Three main ways to take notes: Cornell notes, Guided notes & Harvard notes

James Kennedy Annotated notebook

No one note-taking system is always best. The type of notes that helps one the most depends on the subject and material.

_____________________________________________________

Cornell Notes

A systematic format for condensing and organizing notes. The student divides the paper into two columns: the note-taking column (usually on the right) is twice the size of the questions/key word column (on the left). The student should leave five to seven lines, or about two in (5 cm), at the bottom of the page.

Notes from a class are written in the note-taking column; they consist of the main ideas; long ideas are paraphrased. Long sentences are avoided; symbols or abbreviations are used instead. To assist with future reviews, relevant questions (which should be recorded as soon as possible so that the lecture and questions will be fresh in the student’s mind) or key words are written in the key word column.

Within 24 hours of taking the notes, the student must revise and write questions, and then write a brief summary in the bottom five to seven lines of the page. This helps to increase understanding of the topic.

When reviewing the material, the student can cover the note-taking (right) column while attempting to answer the questions/keywords in the key word or cue (left) column.
_ Wikipedia

The Cornell Note Taking system (2 page PDF file)

_____________________________________________________

Guided Notes

“Sometimes lecturers may provide handouts of guided notes, which provide a “map” of the lecture content with key points or ideas missing. Students then fill in missing items as the lecture progresses. Guided notes may assist students in following lectures and identifying the most important ideas from a lecture. This format provides students with a framework, yet requires active listening (as opposed to providing copies of powerpoint slides in their entirety). Research has shown that guided notes improve students’ recording of critical points in lecture as well as their quiz scores on related content.” – Wikipedia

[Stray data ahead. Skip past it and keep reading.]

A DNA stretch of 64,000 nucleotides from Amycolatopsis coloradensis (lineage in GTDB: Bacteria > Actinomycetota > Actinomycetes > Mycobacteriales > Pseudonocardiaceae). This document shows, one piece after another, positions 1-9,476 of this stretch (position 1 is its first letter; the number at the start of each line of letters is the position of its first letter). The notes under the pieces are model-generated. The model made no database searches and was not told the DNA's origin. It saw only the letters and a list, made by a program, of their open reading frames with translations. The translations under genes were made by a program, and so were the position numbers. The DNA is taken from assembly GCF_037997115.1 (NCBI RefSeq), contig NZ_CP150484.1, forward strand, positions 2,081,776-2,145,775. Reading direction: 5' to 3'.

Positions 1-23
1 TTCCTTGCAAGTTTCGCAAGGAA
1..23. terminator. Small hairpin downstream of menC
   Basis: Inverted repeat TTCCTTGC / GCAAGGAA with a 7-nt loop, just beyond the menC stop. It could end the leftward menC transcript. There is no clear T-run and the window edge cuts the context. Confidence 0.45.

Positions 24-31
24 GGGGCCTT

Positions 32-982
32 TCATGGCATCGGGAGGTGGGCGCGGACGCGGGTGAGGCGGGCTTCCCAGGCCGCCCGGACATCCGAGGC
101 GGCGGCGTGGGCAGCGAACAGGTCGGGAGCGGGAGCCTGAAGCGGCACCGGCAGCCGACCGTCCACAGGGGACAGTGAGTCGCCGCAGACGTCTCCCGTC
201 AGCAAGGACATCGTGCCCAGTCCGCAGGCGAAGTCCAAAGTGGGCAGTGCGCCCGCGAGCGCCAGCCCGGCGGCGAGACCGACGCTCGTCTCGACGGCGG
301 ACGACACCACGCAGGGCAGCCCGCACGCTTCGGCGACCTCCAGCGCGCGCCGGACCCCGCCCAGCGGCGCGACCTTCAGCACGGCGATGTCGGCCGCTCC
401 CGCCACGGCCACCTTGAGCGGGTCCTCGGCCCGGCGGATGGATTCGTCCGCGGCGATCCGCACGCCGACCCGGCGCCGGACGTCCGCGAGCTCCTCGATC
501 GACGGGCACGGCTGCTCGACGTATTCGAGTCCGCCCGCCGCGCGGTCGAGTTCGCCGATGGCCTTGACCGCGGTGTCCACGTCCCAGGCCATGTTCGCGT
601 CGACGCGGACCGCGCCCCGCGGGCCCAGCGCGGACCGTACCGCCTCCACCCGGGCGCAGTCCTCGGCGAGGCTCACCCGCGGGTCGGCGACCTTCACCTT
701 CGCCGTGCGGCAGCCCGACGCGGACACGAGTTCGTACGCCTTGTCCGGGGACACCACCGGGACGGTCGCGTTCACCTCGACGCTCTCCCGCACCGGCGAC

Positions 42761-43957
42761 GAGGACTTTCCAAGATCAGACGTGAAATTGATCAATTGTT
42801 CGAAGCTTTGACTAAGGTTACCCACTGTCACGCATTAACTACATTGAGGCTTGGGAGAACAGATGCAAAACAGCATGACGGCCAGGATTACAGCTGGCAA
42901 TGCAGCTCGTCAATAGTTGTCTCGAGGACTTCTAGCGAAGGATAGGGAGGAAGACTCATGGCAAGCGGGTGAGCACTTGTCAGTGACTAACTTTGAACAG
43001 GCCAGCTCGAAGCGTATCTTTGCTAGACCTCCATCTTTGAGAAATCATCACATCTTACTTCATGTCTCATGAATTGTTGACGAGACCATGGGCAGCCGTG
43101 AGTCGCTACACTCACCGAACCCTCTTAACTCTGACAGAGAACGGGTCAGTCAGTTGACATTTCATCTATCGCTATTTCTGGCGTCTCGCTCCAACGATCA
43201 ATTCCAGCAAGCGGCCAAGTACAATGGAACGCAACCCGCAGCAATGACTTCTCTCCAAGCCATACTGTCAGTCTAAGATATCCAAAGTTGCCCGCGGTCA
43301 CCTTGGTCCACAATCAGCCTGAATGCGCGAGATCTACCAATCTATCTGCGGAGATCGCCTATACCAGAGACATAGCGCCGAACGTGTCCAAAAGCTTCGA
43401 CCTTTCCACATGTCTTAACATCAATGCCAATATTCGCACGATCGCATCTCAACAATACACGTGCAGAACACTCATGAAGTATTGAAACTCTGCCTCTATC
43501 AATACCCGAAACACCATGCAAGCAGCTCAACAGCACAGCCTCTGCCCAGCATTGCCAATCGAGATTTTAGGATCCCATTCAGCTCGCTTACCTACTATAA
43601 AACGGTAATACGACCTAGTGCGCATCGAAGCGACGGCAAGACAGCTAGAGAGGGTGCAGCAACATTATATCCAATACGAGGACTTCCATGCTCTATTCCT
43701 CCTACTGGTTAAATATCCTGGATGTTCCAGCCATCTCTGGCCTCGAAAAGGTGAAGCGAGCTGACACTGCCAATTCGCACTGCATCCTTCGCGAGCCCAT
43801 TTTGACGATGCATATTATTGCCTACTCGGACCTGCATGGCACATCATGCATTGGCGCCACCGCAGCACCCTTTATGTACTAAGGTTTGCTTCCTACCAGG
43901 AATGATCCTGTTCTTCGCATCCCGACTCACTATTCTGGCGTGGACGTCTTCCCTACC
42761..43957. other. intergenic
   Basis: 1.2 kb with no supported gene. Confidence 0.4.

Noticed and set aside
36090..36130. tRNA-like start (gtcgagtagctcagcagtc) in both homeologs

Example of guided notes for a biology class:

Guided notes

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Harvard Notes

This is a very well organized and common note-taking system. When taking notes from a book or lecture:
 Write down the main idea of at least every other paragraph.
 Use phrases, not complete sentences
 Where you have a I, you have to have a II; where you have an A, you have to
have a B
 You don’t need sub ideas

Example

Harvard notes

Image from hicksvillepublicschools.org, note taking systems.

 

 

Here is a example from the University of Tennessee at Chattanooga, Center for College and Student Success, note-taking methods.

Harvard outline example

 

Related articles

For Note Taking, Low-Tech is Often Best; In college lecture halls, evidence suggests it’s time to put down the laptop and pick up a pen. By Susan Dynarski

Wikipedia text is from “Note-taking.” Wikipedia, The Free Encyclopedia. 5 Mar. 2018.

Binnacle

Our school is right by Boston Harbor – learning about the sea is second nature to many of our staff. So we love to tie maritime history and science into our curriculum.